By: Chris Ball

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Released on October 21, 2016 via Communion Music

The title of Syd Arthur‘s new album Apricity is one of those old words that’s fallen out of common use and means, roughly, the feel of winter sun upon your skin. There’s some belief that it shares a derivation with apricot, which may explain the album covers mellow orange circle. Either way, the word summons warm fuzzy feelings, as you may have expected from these exponents of radio-friendly psychedelia.

The bands 2012 album, On An On bought them to many people’s attention – it’s where they perfected their mix of Canterbury scene pastoral and wiggier American and new world experimental rock, and 2014’s Sound Mirror was a confident follow up. The joy was in hearing their loose, unhurried playing somehow corralled into four minute pop gems. Where you may have initially expected the songs to have been part of some rambling side of vinyl, with themes played out repeatedly, the songs are succinctly wrapped up so that new ideas might quickly emerge.

Now that the band have that trick perfected you might expect musicians of an experimental bent to move on, and the sole disappointment of this album may be that they have failed to do so, instead of musically progressing, they have just become slicker at what they do. Each song here is a perfectly formed crystal, sparkling and beautiful, but with few rough edges or oddly interesting flaws.

Sitting soaking up the late summer sun it’s easy to hear this album as nothing more than accompaniment to lazy days, the provider of good vibes and sweet meaningless sing a-longs. However, once you listen to the lyrics you realise these are songs of anguish and fear, the ‘Apricity’ of its title, and also its final song, is desired from afar, or rather, is a stoic statement of intent – ‘I’m not moving still the sun shines on me‘.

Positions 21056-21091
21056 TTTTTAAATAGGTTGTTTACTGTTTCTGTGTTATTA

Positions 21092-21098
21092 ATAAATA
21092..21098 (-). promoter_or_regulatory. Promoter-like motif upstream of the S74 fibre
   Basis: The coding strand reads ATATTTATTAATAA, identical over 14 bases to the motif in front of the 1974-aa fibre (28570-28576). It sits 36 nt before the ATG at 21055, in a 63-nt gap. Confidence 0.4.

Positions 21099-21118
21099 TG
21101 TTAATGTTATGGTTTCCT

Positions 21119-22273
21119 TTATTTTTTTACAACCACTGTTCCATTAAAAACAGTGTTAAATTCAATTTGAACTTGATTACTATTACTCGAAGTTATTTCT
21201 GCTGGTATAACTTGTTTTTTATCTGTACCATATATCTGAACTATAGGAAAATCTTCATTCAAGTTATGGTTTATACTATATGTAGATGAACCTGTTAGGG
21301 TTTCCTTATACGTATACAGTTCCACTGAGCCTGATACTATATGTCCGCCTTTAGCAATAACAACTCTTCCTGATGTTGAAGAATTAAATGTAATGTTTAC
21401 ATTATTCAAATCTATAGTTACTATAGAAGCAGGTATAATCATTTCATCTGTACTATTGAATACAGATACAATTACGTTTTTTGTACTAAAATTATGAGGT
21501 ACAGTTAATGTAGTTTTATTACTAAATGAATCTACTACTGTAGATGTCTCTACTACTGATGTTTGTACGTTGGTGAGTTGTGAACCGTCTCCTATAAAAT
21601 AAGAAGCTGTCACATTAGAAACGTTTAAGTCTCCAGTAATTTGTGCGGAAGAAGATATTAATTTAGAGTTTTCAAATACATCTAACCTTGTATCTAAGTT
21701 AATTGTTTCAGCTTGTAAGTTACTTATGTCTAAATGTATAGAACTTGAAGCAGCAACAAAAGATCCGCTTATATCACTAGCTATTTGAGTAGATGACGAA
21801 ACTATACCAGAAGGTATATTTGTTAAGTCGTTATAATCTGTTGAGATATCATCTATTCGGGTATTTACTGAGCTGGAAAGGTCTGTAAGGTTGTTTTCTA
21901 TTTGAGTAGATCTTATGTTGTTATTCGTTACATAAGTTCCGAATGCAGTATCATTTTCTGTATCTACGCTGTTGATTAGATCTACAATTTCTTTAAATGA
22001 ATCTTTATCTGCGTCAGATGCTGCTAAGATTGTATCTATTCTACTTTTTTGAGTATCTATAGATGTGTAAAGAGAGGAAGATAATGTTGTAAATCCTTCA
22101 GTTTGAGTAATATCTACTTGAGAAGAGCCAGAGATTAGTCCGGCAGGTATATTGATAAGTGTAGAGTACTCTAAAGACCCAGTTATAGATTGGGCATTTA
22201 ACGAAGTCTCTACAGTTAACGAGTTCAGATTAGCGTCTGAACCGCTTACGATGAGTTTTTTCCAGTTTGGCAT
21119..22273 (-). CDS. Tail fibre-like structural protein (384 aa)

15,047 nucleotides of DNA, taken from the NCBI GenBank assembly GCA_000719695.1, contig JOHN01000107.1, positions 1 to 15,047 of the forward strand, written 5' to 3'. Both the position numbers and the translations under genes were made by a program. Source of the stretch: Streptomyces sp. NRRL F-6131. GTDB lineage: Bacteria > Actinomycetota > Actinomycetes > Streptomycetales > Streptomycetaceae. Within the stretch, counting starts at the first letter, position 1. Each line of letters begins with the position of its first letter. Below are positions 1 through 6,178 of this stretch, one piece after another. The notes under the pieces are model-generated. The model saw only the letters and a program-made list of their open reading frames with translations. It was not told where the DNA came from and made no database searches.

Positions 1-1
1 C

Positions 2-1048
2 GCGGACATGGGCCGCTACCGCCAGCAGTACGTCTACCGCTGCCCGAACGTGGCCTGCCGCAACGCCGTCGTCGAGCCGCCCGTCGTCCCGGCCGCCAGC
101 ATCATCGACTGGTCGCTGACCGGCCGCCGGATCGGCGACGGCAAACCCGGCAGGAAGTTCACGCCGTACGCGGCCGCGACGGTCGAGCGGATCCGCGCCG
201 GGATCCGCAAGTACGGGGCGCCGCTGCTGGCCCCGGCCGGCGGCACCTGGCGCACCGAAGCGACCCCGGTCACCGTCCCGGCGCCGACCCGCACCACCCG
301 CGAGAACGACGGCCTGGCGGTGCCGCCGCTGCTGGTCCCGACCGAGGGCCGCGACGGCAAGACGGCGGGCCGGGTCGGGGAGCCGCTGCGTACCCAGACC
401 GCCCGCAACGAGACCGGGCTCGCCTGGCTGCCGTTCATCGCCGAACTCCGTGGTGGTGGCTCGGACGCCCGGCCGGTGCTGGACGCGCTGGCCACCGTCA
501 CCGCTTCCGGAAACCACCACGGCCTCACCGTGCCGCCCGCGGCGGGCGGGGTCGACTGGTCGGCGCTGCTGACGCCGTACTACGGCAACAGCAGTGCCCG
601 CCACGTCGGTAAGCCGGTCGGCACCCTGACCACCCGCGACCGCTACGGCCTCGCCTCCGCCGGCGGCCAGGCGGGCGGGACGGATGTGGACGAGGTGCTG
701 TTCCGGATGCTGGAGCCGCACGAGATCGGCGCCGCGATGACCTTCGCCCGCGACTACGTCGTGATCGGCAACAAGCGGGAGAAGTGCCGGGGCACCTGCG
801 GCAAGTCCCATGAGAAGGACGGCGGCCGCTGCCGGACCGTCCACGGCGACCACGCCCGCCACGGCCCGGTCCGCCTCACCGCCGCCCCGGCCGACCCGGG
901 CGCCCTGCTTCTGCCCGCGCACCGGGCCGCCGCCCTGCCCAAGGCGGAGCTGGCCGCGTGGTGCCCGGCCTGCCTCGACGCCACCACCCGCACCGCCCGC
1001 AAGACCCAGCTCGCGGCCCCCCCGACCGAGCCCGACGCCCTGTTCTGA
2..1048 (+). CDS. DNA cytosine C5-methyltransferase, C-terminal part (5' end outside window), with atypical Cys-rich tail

We begin in a ‘Coal Mine’ and then deal with living with the fear of  death foretold in ‘Plane Crash in Kansas’. There’s also the low level day-to-day stress of ‘No Peace’, one of the most striking musical/lyrical disparities here. Set to a pounding r n’b beat that recalls the heyday of Motown and sweeping upwards on Philly soul strings, while Liam Magill’s vocals (uncharacteristically) get ever more strident in their complaint, it’s a hissy fit you can dance to. It’s also a good example of the individual character and charms of the album somehow being diminished by the overall sheen of burbling pop prog synths and the flat, restrained delivery of Magill. There’s very little sign of the deranged fiddle playing or modern jazz interludes of previous records.

Perhaps as a consequence I find the instrumental track ‘Portal’ one of the most satisfying things here, the playing of the band able to shake the shackles of the song format and just take flight, briefly. ‘Seraphim’ also has a bit more grit about it, with some proper rock drumming from Josh Magill, and more light and shade in the production.

Taken individually I find these songs much more powerful, even putting the album on random play helps to liven things up…although as I say, closer attention to the lyrics brings little cheer. The quite beautiful ‘Into Eternity’ is angelic, floating atop a sun ray of languid melody. No prizes for guessing what it’s about, though, and actually lyrically its shockingly trite – best to close your eyes and zone out…

Apricity, ultimately, is gorgeous on the surface, but internally troubled and not as smart as it thinks it is. Best admired from afar and in short doses.

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